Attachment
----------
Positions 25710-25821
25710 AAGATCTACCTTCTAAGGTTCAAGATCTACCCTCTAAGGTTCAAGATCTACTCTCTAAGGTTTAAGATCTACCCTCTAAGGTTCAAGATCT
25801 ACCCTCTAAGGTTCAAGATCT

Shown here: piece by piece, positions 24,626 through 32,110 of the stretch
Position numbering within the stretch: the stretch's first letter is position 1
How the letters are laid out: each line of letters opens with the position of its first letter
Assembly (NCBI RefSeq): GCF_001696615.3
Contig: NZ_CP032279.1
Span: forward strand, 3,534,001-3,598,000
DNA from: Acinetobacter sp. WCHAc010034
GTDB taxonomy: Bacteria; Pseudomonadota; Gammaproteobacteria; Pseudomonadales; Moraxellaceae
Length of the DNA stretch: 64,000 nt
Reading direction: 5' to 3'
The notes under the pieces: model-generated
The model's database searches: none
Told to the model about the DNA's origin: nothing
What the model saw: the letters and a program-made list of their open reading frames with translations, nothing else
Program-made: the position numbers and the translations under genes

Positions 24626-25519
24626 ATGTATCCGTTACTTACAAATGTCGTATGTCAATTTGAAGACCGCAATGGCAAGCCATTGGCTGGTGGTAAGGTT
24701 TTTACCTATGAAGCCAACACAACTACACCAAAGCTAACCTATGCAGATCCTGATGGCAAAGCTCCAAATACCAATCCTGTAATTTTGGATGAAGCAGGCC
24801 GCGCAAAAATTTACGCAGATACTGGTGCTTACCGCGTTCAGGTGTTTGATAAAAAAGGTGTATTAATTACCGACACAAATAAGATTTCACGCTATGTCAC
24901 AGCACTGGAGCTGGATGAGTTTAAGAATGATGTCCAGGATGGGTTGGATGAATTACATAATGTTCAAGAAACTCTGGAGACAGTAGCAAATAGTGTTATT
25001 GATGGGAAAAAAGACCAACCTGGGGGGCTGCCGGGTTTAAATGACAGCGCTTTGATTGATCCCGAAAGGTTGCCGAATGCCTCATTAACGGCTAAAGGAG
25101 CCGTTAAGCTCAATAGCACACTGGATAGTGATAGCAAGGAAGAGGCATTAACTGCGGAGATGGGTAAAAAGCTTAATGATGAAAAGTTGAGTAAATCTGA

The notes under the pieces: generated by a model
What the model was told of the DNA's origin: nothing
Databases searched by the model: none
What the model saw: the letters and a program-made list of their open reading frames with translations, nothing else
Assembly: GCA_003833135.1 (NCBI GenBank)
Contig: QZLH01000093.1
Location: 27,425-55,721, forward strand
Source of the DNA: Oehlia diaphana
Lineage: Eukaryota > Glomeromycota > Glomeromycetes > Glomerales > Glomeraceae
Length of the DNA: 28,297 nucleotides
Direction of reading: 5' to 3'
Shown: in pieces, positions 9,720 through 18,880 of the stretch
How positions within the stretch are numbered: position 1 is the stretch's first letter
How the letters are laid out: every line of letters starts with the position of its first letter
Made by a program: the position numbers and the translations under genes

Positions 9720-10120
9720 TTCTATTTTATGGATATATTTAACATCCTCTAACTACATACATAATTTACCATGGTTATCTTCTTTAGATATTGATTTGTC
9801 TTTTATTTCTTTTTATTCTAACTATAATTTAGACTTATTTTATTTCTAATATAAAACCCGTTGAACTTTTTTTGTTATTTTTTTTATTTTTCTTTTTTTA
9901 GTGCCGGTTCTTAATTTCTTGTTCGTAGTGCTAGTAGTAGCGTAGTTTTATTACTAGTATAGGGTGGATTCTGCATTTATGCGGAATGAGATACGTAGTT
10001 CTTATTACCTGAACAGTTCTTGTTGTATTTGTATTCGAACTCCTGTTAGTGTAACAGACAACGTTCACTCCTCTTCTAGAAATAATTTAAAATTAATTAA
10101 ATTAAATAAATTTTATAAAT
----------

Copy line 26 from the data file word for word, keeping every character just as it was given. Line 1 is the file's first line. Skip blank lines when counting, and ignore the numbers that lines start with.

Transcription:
The notes under the pieces: generated by a model